You’ve just booked your trip to Iceland. Congrats! Iceland is one of most beautiful countries we’ve visited so far. With its grandoise waterfalls, stunning glaciers, and towering mountains, it’s not hard to fall in love with Iceland.
Now that you’ve booked your ticket you’re probably asking yourself, “What can I expect when visiting Iceland? What is the weather like in Iceland and what should I pack?! What about taking a road trip? Is it safe?” Well, we’re here to help you answer all of the commonly asked questions about Iceland and help you expect the unexpected. By the end of the guide, you’ll know everything we know.
Table of Content:
Below you will find answers to the most commonly asked questions when traveling to Iceland. You can read through all of them or click on the questions you want answers to. Either way, you will be 100% prepared when doing a road trip in Iceland!
This will mostly depend on what you want to see or do in Iceland. Each time of year offers a different experience, so it will be good to pin down your goals for your trip to help you decide which season is best for you. In general:
- Low Season (Oct – April): Mountain roads closed; some minor roads shut due to weather conditions. Winter activities are available, including skiing, snowshoeing, and visiting ice caves. Brief spurts of daylight followed by long nights with possible Northern Lights viewings.
- Shoulder (May & September): Breezier weather; occasional snows in the highlands (access via mountain roads are weather dependent). Optimal visiting conditions if you prefer fewer crowds and lower prices over cloudless days.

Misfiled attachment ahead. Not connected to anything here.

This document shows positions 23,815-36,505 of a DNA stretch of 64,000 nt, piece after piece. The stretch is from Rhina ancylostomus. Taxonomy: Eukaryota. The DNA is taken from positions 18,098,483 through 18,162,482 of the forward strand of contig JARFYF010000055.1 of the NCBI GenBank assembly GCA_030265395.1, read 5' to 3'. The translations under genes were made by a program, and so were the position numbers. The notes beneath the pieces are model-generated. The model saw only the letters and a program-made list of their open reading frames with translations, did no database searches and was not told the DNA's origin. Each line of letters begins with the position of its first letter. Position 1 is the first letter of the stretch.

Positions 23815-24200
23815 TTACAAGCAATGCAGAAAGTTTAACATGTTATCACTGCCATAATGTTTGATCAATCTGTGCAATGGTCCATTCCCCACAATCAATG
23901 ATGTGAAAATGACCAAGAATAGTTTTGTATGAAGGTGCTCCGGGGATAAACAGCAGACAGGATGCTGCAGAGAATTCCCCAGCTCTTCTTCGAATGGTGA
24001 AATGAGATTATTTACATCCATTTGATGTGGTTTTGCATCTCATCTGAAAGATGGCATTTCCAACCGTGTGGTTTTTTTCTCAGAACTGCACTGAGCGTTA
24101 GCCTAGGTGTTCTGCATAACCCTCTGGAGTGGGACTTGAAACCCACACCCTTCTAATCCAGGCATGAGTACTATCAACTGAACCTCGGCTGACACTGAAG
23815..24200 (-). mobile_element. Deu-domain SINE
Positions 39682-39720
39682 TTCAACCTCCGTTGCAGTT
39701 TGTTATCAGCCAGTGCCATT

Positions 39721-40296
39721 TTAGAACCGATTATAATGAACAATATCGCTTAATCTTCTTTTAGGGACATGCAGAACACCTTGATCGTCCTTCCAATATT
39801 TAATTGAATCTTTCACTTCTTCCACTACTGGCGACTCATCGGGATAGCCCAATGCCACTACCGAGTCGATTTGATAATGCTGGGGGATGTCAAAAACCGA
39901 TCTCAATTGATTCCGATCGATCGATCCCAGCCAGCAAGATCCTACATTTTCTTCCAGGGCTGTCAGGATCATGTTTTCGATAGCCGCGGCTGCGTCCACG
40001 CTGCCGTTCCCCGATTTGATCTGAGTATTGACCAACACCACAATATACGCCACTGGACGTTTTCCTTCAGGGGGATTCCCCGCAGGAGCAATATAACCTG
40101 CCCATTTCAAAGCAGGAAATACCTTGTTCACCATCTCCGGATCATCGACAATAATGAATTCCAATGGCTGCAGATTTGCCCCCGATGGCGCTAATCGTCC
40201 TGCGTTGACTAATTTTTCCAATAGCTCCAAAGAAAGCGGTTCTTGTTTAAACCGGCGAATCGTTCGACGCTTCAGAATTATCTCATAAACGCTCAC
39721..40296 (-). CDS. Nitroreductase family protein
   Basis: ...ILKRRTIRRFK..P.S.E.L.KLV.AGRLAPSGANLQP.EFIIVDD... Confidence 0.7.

- High Season (June – August): Visitors descend en masse, especially to Reykjavík and the south. Prices peak; prebookings are essential. Endless daylight, plentiful festivals, busy activities. Highland mountain roads open to 4WDs, from mid-June or later; hikers welcome.
Generally speaking, summer time (June – August) is the best time to visit Iceland. The weather is warmer and the days are longer, especially in June when you get 24 hours of sunlight. However, it is not uncommon to see rain and strong winds during this time. Please be aware that summer time is peak season in Iceland so you will see larger crowds and increased lodging prices.
Below are specific trip goals and the best time of year to achieve them:
NORTHERN LIGHTS: WINTER
To see the Northern Lights, you will need clear skies and long nights. Peak aurora borealis viewing happens from October to March. However, I do know people who have seen the Northern Lights in August. Lucky bastards!
Because viewing the Northern Lights are all left up to chance of good weather and clear skies, you should not plan your trip to Iceland solely on seeing the Northern Lights. This is a good way to avoid any disappointment. However, if you do still plan on visiting Iceland during the winter and get lucky with clear skies, be sure to drive out to the countryside to avoid ambient light pollution.
GLACIER ADVENTURES: WINTER